“Right.  So I try to put away a pimp who gets runaway teenagers hooked on heroin and turns them out on the street, by relying on the testimony of a fifteen year old, heroin-shooting prostitute who’s run away from home and doesn’t even use her real name.  You think there might be a couple of credibility problems there?”  Sam’s shoulders slumped. Brady leaned forward and confided in a low voice, “When I take this guy in, I don’t want have him walking out of the courtroom grinning at me because some stupid jury took his word over the word of a strung-out teenaged whore.  When I get him, and I will, he’s going away for the rest of his life.”  Brady tossed a few bills on the table to cover the meal and the tip.  “Come on, I’ll take you back to Cristina’s.”  


When they got back to Cristina’s building, the doctor was just putting the key into the bottom lock of her apartment door.  “Baby born already?” Brady asked. 


“Gas,” the doctor said.  “She’s got another couple days.”  They stepped into the apartment, and she stopped.  “Oh, Domino, I’ve got to get your bed linens out of the laundry room downstairs.  You don’t mind if I move you to the couch for tonight, do you?”  The expression on her face telegraphed in giant letters her desire to have some privacy with Brady in her own bedroom.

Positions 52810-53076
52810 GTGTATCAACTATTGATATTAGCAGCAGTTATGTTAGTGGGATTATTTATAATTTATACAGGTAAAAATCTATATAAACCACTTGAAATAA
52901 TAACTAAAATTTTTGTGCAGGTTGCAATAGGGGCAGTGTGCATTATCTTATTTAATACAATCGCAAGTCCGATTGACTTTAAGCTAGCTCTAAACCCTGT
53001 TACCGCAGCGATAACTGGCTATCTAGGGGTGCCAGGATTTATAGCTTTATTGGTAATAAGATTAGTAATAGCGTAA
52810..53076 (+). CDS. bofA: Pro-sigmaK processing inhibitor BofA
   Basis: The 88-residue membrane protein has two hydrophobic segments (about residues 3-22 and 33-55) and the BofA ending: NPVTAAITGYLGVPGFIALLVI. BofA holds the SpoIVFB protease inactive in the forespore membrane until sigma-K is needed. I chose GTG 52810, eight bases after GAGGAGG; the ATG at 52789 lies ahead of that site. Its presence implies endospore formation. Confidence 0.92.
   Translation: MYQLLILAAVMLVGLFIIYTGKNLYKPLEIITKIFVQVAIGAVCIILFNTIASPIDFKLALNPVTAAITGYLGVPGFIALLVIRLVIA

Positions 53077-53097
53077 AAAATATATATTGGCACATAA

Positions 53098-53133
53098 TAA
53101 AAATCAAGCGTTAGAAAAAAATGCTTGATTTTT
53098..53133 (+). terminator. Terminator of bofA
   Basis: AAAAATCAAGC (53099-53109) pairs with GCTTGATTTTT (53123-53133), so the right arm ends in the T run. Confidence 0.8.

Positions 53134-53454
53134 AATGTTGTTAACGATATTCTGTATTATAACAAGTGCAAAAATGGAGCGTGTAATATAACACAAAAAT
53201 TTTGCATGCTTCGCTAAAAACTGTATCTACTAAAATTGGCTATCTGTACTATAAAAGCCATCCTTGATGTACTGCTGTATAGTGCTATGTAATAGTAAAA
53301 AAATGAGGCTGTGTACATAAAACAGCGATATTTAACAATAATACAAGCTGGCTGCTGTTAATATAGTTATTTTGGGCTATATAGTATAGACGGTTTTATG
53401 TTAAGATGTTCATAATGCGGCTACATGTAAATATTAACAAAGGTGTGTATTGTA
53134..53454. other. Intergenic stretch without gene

“No,” Sam said tiredly.  He didn’t care if he slept in the tub, he was so done in.  “Look, I’ll go get them and be right up.”  Cristina tossed a thanks over her shoulder as Sam disappeared down into the dark and musty basement. 


Already anticipating a deep, satisfying sleep, Sam reached into the dryer to pull out the flannel sheets, which were still slightly warm from the high heat cycle.  As he straightened, he felt a sharp yank on his hair, and found himself face to face with a furious Jupiter. 


The first punch made Sam see stars, and he fell heavily to the dirt floor.  Before he could roll into a defensive position, Jupiter hit him again, right below his left eye.  Sam brought one hand up to his face, and lunged for the staircase.  Jupiter tackled him and flipped him over.  The individual steps dug into Sam’s back; one concrete tread pressed against the nape of his neck as Jupiter held his jaw tightly and pressed his head backward.  Sam knew that with very little force, Jupiter could snap his spine from this position.  He stopped struggling.


The pimp’s eyes glittered in the dim light cast by the one bare light bulb hanging above them.  “I told you not to make me mad,” he snarled.  “And then you dime me out to a cop?”


Sam couldn’t move.  He could feel the strain on his neck, a piercing pain as his vertebrae protested.  His left arm was twisted behind him, on the verge of being dislocated.  With his right hand, he tried to lift himself a little to relieve the pressure on his back. 


“Teach you a lesson,” Jupiter muttered, and reached down between them.  He pushed up Sam’s denim skirt and ripped off the flimsy cotton drugstore panties Cristina had provided.  Sam’s eyes widened in horror.


“Oh, God . . .”